Nothing beats a good “princeling” case under the Foreign Corrupt Practices Act for tough, teachable moments that a compliance officer should study. We have that example today, since Qualcomm just paid $7.5 million in fines and penalties to the SEC for its princeling offenses. So let’s take a look.
The facts are straightforward. Qualcomm makes chips for cellular phones, so its customers tend to be those giant electronics manufacturers in Asia—and above all, in China. From 2002 to 2012, Qualcomm made a huge push into China, courting regulators and handset makers there (which, naturally, were state-owned companies) to use its chips rather than others based on rival technology.
That push, according to the SEC’s order, included meals, gifts, entertainment, airline tickets and luxury goods for spouses, invitations to world-class sporting events, and all the usual goodies we see in FCPA settlements. This spending went undetected by Qualcomm’s internal control systems, the SEC said, partly because Qualcomm had no chief compliance officer nor anyone overseeing FCPA compliance in China specifically, despite that country being an enormous part of Qualcomm’s strategy and the epicenter of FCPA risk.
Even when some Qualcomm employees did try to raise FCPA concerns, the cleanup efforts were so amateurish they made the whole mess look worse. In 2008, someone finally suggested to Qualcomm counsel that perhaps spending $95,000 to entertain 15 foreign officials at the Beijing Olympics might be unwise. So just before the Olympic flame was lit, the company rescinded five invitations already sent, and all five disinvited guests worked at three state-owned firms.
The company said last November that the Justice Department would not proceed with any criminal charges. On the SEC side, the resolution was ho-hum: a civil penalty; self-monitoring and reporting to the SEC for two years; and sharing Qualcomm’s internal audit plan for extra review to its external auditor (PwC).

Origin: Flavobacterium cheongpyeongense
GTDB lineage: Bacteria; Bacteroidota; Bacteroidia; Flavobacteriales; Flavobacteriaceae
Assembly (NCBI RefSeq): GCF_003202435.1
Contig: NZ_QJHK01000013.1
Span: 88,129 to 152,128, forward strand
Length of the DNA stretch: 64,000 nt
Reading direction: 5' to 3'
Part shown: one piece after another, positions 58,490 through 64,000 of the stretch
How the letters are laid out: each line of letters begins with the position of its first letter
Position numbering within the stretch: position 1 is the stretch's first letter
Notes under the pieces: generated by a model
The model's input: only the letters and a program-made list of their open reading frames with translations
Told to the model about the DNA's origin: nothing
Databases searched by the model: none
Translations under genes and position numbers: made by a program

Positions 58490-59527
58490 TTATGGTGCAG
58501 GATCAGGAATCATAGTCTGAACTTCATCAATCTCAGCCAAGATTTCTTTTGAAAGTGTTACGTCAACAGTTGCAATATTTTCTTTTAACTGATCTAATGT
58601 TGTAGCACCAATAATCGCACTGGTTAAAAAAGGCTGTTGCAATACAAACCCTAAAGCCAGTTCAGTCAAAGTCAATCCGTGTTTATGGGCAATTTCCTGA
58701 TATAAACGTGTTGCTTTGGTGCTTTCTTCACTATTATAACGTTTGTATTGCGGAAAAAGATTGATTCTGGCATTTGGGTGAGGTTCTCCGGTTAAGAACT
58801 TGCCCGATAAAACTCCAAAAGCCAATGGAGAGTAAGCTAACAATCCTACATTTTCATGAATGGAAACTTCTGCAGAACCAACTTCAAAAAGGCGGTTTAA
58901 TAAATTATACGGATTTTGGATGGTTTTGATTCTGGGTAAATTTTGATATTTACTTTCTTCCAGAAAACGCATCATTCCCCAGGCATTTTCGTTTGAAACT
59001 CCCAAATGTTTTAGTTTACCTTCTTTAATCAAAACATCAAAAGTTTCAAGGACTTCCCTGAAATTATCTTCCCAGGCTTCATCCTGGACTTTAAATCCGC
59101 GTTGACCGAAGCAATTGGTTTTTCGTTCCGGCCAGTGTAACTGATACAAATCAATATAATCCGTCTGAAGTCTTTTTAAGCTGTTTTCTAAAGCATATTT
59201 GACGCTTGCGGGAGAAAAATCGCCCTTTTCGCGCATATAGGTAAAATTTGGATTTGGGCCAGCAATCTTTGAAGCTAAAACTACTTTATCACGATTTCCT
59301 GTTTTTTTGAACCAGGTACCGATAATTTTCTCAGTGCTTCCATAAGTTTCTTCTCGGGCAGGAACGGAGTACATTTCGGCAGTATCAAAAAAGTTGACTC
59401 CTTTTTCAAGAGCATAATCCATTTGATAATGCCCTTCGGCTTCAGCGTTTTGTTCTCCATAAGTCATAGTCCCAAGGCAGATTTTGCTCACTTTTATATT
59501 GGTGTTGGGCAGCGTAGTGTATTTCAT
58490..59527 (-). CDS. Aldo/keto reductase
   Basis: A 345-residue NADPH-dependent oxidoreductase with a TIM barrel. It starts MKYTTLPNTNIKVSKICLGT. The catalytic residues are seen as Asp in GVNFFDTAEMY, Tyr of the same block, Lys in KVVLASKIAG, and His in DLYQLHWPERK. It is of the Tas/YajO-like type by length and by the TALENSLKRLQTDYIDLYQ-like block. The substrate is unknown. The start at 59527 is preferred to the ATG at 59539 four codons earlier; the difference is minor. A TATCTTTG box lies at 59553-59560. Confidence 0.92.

What We Can Learn
I count three points worth pondering here for compliance officers. First, the case underlines how poor risk assessment and poor tone at the top can go hand-in-hand. More than 90 percent of Qualcomm’s revenue comes from overseas operations, and China was universally known as huge piece of Qualcomm’s strategy. Unfortunately, China was also universally known as a hotbed of FCPA risk, and by 2008 FCPA enforcement was not a new idea to Corporate America. Yet somehow the plainly apparent risks weren’t taken seriously as a matter of corporate practices at Qualcomm, even when the company had an FCPA policy.
Second, the case shows a failure in how to think about training needs imaginatively. Remember that Qualcomm’s mistake here was the hiring of princelings to do customers and regulators a favor. In hindsight, it’s easy to see the problem with emails about princelings that use keywords like “special” or “must hire.” But nobody considered those risks and actions in advance, to understand that some FCPA violations are not based on money; they are based on gestures (like the hiring of a regulator’s child), and those risks will manifest in other ways.
More simply, nobody at Qualcomm bothered to think that if hiring a princeling is a bribe, then the bribe transaction will happen in the HR department’s hiring process. So nobody trained HR employees on how FCPA risks might apply to them. Failure to think about your risks and training needs imaginatively.
That idea of making a gesture brings us to our last, and hardest, lesson: Qualcomm was trapped between two clashing cultural values.
Business in China is conducted based on the concept of guanxi, which roughly translates into “connections”—although another meaning is “mutual obligations,” and that seems more apt here. Qualcomm did favors for its customers and regulators, and in exchange those parties did favors for Qualcomm. The line between favors and bribes is subtle and unspoken in Chinese society, but at the same time, Chinese see mutual obligation as the precursor to mutual benefit, which is what business is supposed to be all about. Chinese don’t see the offense in guanxi that Americans do.
On the other hand, consider describing this to your American workers. In one instance, Qualcomm supported the son of an executive working at one state-owned enterprise by: (1) supporting a $75,000 grant at an American university so the son could finish his PhD; (2) giving him a Qualcomm internship; (3) giving him a full-time job even after HR decided he lacked skills and would slow the team; (4) assigning him a business trip so he could go home to China and visit his parents during the Chinese new year. The Qualcomm executive who orchestrated all this also loaned the son a $70,000 to buy a house.
To Americans, behavior like that contradicts our cultural value of rugged individualism; it offends our sensibilities to the core, and sends a terrible message to other workers who believe in merit and performance, rather than money and inherited connections. I don’t know what the correct answer is to that clash of perspectives, beyond the glib response of “communication, communication, communication!”—which doesn’t seem to work well, in my observation. But it may be the least bad option compliance officers have.